Fall in UK public borrowing slows in August By Reuters
By David Milliken and Andy Bruce
LONDON (Reuters) -British public borrowing declined less sharply than expected in August and was its second-highest on record for the month, government figures showed on Tuesday, highlighting the hefty ongoing costs of the COVID-19 pandemic.
Although August’s public sector net borrowing was lower than August a year ago, the figure is still well in excess of economists’ 15.6 billion pound estimate in a Reuters survey.
The cost of COVID-19 meant that British government borrowing reached its highest level since World War Two. This was 15.5%, an increase from the earlier 14.2% estimate.
This upward revision by the ONS was due to increased estimates of COVID-19’s loan guarantee program and public-sector retirements.
Rishi Sunak (Finance minister) will announce new growth and budget forecasts for Oct. 27, along with new spending limits over multiple years and possibly longer-term financial goals.
The current fiscal year has seen a sharp drop in spending, thanks in part to the large decrease in people who are receiving job furloughs and other support for self-employed.
The total amount borrowed for the five first months of the fiscal year 2021/22 was 93.8 billion pounds. This is almost half the level that it was a year ago.
The biggest reason for this drop in spending was due to a significant decrease in furlough payments, which are stopped in August. A similar reduction in the support provided to the self-employed also contributed.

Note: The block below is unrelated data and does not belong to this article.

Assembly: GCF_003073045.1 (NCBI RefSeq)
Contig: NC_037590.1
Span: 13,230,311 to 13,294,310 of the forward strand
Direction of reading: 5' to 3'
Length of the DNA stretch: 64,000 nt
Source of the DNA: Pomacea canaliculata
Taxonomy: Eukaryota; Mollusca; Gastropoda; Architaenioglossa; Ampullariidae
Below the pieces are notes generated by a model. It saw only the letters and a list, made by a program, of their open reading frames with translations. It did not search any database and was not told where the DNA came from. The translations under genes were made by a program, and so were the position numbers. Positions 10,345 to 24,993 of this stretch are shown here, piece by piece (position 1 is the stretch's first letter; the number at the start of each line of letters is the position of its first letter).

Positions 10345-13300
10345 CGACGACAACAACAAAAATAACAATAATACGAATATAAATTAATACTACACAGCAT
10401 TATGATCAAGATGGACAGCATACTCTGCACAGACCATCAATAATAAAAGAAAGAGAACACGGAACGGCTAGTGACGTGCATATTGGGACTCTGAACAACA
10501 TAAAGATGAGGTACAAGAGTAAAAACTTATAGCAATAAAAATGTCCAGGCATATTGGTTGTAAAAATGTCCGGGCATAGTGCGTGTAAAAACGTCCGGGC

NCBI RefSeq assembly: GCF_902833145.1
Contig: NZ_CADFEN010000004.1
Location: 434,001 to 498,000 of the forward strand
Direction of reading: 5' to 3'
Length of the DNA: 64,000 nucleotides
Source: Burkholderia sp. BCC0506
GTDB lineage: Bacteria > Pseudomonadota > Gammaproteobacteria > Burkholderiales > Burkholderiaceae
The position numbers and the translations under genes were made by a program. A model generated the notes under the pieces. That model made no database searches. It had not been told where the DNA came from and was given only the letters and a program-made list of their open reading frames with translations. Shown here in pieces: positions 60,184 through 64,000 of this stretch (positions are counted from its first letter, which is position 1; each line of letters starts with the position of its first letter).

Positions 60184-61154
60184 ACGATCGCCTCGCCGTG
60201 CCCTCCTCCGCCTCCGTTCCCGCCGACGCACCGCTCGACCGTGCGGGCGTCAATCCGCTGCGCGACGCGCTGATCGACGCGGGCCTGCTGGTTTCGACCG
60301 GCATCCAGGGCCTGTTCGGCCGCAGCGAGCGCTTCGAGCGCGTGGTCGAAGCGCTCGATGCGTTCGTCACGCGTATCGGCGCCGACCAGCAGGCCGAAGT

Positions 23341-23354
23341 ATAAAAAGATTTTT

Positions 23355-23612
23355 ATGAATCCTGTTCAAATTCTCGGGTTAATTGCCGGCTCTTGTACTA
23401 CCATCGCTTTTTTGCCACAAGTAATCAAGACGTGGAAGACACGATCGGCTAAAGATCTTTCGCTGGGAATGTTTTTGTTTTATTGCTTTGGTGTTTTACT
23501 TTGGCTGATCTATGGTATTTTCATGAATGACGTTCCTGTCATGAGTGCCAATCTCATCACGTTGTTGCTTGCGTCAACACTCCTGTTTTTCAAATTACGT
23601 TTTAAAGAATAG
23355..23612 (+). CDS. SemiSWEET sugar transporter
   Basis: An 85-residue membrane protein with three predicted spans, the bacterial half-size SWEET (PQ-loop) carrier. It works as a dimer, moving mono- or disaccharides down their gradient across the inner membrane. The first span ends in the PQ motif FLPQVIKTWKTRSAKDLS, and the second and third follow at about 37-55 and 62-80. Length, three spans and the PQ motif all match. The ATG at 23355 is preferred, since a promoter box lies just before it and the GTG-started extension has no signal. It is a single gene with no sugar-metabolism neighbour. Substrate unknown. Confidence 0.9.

Higher interest rates on inflation-linked bonds had increased debt servicing costs and will likely increase in the months ahead, according to Samuel Tombs of Pantheon Macroeconomics.
The public debt percentage of gross domestic products rose to 2.23 trillion pounds, or 97.6% of the GDP in August. This is the highest level since March 1963.
“We are determined to get our public finances back on track – that’s why we have set out the focused and responsible steps we are taking to keep debt under control,” Sunak said on Tuesday.
In order to finance increased spending on health and longer-term care, the government announced that they would raise the payroll tax rate paid by employees and employers by 1.25 percentage points.
According to analysts, Britain’s tax burden will rise to an all-time high in peacetime as the tax increases take effect.
According to the Financial Times, Sunak will set a goal of eliminating borrowing for daily spending in three years. He also aims to reduce underlying public debt by 2024/25.
Pantheon’s Tombs indicated that the Budget will contain a package of measures which are fiscally neutral. However, any slight increase in GDP forecasts could be used to help ease the fiscal squeeze ahead of May 2024.
The British finance ministry stated that no decision had been made, other than Sunak’s goal to put the public finances on a sustainable basis.
($1 = 0.7317 pounds)
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